Resume readers hate mistakes on resumes. There are even readers who have told me that if there is even one mistake, typo, or formatting error, they’ll dump it. Poorly presented resumes say negative things about your work habits and possibly even your character. Resume sloppiness could imply that you’re lazy, unambitious, careless, or simply don’t know any better. All red flags to potential employers.

Lies are big no nos too. Remember that your resume is a legal document. If you are hired under false pretentions and found out, you can be fired on the spot.

Check to see that you aren’t making any of these common mistakes that land resumes on the fast track to the recycle bin:

    1. Spelling mistakes, typos and poor grammar is number one. Read, re-read and have your resume edited each time you make some changes.


    1. Stretching the truth. Saying you have a degree when you completed only three years of a four year degree program is not legit. Or stretching the length of time you worked somewhere is misleading.


    1. Exaggerating or misrepresenting your accomplishments. Saying you had a 100% increase in sales when it was a start up product or company may be true. But if you started with $50 and increased sales to $100 you may not be the quality of sales person a company needs and you could be setting yourself up for failure down the road.


    1. Upgrading your title or number of direct reports.  You may have been doing the work of an assistant sales manager but if that wasn’t your title then you can’t use it. If the number of people reporting to you varied over the length of the position use a range, “Managed a team of 4-9 CSR’s.”


    1. Don’t regurgitate a job description word for word. Readers want to see some creativity and professional wonderment reflected with your own words. Keep key words in the writing just not word for word.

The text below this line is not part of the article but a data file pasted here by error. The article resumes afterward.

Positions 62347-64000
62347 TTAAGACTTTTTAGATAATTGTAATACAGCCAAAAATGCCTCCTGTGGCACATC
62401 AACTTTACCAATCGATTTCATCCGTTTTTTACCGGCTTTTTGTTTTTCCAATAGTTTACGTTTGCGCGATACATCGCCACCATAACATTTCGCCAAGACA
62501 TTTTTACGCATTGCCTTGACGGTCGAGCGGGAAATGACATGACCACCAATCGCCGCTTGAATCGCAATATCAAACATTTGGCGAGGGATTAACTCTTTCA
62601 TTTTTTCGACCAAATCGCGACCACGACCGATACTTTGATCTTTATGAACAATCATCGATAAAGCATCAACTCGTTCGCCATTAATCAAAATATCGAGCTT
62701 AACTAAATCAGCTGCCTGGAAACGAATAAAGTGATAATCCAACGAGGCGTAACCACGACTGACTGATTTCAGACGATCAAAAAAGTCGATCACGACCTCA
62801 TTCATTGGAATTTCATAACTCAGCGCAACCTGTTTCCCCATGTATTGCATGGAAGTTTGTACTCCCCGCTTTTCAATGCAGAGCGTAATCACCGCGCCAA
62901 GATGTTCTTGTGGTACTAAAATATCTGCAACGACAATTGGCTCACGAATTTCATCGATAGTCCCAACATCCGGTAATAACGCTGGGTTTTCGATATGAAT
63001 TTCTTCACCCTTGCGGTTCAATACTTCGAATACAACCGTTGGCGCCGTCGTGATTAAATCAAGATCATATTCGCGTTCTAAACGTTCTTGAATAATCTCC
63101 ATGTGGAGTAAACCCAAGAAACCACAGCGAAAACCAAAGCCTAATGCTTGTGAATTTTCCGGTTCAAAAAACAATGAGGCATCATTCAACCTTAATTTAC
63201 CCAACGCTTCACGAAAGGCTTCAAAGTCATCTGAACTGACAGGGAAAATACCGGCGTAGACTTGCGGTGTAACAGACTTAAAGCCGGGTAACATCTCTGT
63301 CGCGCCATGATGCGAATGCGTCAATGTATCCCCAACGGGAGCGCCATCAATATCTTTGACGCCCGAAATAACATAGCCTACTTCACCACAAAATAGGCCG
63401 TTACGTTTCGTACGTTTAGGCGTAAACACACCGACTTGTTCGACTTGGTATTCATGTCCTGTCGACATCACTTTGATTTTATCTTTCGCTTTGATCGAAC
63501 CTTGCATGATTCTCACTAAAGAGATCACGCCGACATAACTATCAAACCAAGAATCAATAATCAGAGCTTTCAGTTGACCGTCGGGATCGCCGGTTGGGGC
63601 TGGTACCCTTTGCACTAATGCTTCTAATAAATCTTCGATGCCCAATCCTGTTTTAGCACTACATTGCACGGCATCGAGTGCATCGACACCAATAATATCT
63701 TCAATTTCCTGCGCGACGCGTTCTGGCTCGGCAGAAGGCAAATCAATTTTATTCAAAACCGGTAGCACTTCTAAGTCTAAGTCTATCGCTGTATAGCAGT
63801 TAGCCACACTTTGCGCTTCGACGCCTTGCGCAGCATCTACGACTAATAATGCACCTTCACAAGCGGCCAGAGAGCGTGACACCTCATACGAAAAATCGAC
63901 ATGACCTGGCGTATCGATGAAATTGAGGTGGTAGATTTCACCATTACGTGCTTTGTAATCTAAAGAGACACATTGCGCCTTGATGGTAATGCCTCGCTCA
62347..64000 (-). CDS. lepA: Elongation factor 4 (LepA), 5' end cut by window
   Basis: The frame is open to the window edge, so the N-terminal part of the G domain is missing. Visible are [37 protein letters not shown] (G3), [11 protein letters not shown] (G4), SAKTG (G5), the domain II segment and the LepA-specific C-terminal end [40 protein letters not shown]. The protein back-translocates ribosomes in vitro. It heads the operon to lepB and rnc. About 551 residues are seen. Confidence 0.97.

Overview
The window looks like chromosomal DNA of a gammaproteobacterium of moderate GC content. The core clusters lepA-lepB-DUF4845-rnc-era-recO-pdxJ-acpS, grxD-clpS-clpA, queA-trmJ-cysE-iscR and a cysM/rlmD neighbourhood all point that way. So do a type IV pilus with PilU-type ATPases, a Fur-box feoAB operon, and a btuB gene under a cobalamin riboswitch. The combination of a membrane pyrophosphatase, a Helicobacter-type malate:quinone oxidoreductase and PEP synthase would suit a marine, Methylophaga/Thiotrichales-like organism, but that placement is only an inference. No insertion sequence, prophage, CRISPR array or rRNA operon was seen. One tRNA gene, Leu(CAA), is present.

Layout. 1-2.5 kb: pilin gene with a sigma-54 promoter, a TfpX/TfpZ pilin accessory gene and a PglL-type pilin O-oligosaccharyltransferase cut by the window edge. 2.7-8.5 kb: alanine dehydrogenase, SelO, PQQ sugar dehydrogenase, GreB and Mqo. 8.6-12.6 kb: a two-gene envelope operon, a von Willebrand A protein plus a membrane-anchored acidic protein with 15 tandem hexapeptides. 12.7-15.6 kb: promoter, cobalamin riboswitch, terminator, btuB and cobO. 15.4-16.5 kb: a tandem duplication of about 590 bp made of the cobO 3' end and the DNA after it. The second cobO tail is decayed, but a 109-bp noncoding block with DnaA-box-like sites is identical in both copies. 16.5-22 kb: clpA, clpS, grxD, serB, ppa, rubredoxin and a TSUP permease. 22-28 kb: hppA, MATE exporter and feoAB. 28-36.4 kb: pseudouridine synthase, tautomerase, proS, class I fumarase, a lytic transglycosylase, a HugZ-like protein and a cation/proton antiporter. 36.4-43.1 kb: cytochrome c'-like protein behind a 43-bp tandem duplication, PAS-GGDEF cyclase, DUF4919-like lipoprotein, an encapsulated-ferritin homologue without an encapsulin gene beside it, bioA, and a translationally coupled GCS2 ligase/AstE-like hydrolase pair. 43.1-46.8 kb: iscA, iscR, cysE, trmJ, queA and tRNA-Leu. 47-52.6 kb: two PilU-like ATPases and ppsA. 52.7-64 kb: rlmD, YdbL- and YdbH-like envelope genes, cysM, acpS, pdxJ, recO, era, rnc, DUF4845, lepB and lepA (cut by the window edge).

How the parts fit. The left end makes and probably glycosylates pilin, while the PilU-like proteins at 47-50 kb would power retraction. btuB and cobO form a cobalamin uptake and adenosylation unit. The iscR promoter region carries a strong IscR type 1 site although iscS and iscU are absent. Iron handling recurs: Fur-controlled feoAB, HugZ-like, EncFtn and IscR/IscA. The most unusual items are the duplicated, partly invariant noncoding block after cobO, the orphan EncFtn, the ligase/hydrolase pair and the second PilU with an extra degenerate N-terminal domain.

1. Elongating work periods. If you have gaps between jobs, keep the months out and just use years, lying about the length of the job to fill gaps is totally taboo.


    1. Remember to list both a phone number and email address. Create a business-like email address, leave cutesy emails for dating sites. Only use a phone number where you have voicemail. If an employer listens to a phone ring endlessly, they’re unlikely to call back.


    1. Ensure you have industries separate from what business you are in. (You are in the manufacturing industry but in the business of sales.)


    1. There is no need to start sentences with “I” in a resume; the I is assumed.


    1.  Either use periods at the end of your statements or don’t; be consistent and uniform.


    1. Stick to one font and don’t over bold. Your name should be maximum 14 point font.


  1.  Limit your list of interests to three items.

Proofread then have someone else proofread it for you. A fresh set of eyes can spot errors that you don’t see because you read what you meant to type – rather than what’s actually on the page. You have one chance to make an impression, take your time and take your writing seriously.


Colleen Clarke

Career Specialist and Corporate Trainer

Author of Networking: How to Build
Relationships That Count
and How To Get a Job and Keep